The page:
The head of the Ukrainian navy has sworn allegiance to the Crimea region, with the majority of Ukrainian military units on the peninsula expressing support for pro-Russian forces, local authorities have said.
Rear Admiral Denys Berezovsky, who was only appointed head of the navy on Saturday, swore allegiance to the Crimea's pro-Russian leaders on Sunday, in the presence of new Prime Minister Sergei Aksenov.
Following his defection, Ukraine has opened a criminal case of treason against Berezovsky and has placed Admiral Serhiy Hayduk in charge of the navy, said Viktoria Syumar, deputy secretary of Ukrainian Security Council, Reuters reported Sunday.
Meanwhile, Crimean authorities said Sunday that most of Ukraine's military units on the peninsula had sided with pro-Russian forces "without a single shot fired," and warned the commanders of a few units that remain loyal to Kiev that they would face criminal action if refused to surrender.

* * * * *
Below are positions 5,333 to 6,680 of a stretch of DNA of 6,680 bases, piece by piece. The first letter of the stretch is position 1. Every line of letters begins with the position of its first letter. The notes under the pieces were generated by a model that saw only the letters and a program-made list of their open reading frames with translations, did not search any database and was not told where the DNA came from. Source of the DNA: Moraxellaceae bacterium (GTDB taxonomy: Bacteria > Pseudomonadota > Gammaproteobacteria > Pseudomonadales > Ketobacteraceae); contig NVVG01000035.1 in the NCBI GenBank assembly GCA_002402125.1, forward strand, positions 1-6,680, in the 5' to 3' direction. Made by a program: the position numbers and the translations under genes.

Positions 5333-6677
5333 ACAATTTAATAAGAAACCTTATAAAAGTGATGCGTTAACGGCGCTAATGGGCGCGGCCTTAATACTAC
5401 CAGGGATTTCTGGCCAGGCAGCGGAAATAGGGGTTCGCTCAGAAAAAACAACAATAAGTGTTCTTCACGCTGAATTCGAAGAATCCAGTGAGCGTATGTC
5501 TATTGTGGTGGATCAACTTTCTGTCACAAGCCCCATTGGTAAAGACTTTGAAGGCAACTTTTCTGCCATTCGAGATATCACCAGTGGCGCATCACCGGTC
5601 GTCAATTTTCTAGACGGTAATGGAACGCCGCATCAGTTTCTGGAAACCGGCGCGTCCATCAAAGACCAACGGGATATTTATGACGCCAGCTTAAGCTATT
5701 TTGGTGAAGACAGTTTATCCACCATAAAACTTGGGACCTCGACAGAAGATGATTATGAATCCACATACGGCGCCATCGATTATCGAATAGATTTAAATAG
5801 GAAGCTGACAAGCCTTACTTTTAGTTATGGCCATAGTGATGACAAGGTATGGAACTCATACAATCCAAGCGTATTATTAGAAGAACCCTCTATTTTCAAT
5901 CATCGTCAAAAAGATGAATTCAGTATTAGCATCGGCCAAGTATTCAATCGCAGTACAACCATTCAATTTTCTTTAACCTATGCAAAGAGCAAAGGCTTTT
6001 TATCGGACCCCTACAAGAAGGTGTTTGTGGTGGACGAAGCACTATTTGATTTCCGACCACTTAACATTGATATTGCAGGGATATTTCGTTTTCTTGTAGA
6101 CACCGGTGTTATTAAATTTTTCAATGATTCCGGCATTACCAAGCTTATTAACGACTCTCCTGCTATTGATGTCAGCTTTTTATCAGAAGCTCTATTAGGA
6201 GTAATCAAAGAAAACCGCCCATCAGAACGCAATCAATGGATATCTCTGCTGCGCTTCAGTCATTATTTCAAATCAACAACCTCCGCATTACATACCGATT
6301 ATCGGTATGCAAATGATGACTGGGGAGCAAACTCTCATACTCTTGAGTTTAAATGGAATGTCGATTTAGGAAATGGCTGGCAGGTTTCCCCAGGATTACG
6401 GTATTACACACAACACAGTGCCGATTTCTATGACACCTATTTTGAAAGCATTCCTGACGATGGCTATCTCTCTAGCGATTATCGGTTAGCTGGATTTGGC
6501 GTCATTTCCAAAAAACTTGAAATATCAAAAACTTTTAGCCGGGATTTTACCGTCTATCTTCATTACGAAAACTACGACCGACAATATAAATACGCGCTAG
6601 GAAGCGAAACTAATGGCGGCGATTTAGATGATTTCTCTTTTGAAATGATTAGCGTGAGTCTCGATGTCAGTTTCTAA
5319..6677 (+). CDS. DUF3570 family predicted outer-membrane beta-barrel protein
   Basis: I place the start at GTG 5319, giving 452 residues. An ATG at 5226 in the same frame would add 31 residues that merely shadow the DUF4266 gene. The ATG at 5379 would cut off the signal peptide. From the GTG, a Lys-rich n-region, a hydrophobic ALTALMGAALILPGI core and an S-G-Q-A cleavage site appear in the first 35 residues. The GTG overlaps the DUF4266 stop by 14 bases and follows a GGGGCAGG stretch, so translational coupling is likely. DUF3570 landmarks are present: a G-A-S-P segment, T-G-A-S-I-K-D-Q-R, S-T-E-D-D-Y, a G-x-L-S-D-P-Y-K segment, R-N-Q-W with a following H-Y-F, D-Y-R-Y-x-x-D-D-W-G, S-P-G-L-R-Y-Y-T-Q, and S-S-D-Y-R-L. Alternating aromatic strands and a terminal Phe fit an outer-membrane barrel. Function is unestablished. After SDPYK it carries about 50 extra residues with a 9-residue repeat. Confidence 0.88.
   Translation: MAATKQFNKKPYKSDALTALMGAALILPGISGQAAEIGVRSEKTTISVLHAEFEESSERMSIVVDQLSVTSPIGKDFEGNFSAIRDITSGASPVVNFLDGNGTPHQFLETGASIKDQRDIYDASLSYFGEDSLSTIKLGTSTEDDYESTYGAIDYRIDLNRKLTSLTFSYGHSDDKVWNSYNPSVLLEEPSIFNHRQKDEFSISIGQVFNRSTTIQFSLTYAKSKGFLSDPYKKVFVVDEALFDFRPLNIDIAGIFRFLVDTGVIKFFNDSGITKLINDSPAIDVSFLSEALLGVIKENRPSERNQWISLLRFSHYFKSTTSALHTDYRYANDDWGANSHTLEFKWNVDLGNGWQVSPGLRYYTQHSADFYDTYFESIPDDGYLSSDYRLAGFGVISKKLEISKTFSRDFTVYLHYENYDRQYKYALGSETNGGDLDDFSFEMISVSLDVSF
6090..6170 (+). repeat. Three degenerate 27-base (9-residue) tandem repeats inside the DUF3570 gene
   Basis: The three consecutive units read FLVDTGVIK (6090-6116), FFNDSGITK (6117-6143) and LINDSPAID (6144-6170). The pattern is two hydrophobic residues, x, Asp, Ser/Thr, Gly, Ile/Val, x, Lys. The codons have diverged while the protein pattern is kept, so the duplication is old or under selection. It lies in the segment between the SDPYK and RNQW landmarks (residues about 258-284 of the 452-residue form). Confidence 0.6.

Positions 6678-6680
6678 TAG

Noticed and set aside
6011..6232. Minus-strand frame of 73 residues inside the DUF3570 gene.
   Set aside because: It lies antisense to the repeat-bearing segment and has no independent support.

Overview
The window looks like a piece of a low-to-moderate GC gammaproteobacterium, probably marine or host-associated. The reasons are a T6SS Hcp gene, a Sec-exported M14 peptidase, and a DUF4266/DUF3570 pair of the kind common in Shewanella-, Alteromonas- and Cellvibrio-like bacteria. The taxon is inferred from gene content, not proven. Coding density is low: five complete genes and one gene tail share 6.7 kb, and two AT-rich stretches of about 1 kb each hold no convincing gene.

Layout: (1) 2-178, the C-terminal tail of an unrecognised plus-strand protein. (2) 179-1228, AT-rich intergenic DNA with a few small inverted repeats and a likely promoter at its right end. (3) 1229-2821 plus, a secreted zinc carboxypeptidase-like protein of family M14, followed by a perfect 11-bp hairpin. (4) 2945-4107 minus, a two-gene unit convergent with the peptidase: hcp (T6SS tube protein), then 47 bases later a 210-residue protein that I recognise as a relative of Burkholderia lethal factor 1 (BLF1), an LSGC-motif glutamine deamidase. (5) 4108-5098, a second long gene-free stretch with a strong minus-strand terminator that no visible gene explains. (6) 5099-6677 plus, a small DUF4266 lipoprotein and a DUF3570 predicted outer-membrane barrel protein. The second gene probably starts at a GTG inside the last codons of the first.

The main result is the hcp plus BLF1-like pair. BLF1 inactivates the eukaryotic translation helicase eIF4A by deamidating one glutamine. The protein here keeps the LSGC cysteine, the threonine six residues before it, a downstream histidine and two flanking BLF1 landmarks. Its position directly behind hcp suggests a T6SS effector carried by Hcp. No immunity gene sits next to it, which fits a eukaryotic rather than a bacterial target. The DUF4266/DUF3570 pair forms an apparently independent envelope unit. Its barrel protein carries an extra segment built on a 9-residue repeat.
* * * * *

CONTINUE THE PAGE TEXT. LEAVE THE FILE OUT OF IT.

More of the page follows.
"I would like to warn commanders who force their subordinates to commit illegal actions that they will be punished according to existing laws," Crimea's Prime Minister Sergei Aksenov said in a statement.
The Crimean government said earlier that some 10 warships from the Ukrainian navy left their naval base in Sevastopol apparently on orders from Kiev.
Crimea is now at the center of the ongoing crisis in the country as pro-Russia groups move to distance themselves from a reformed national parliament that ousted President Viktor Yanukovych a week ago.
The current developments come shortly after Russia's upper house of parliament unanimously approved a request from President Vladimir Putin on Saturday to deploy military forces in Ukraine's mainly ethnic Russian-populated region of Crimea.
Putin issued his request in response to what he said was a threat to the lives of Russian citizens and military forces located in naval bases around the Crimean peninsula.
Putin, who is the Supreme Commander of the Russian Armed Forces, has not yet ordered the deployment of a "limited military contingent" in Ukraine, but said in telephone conversations with UN Secretary General Ban Ki-moon and U.S. President Barack Obama early on Sunday that Moscow reserved the right to protect its own interests and those of Russian speakers in the event of violence breaking out in eastern Ukraine and Crimea.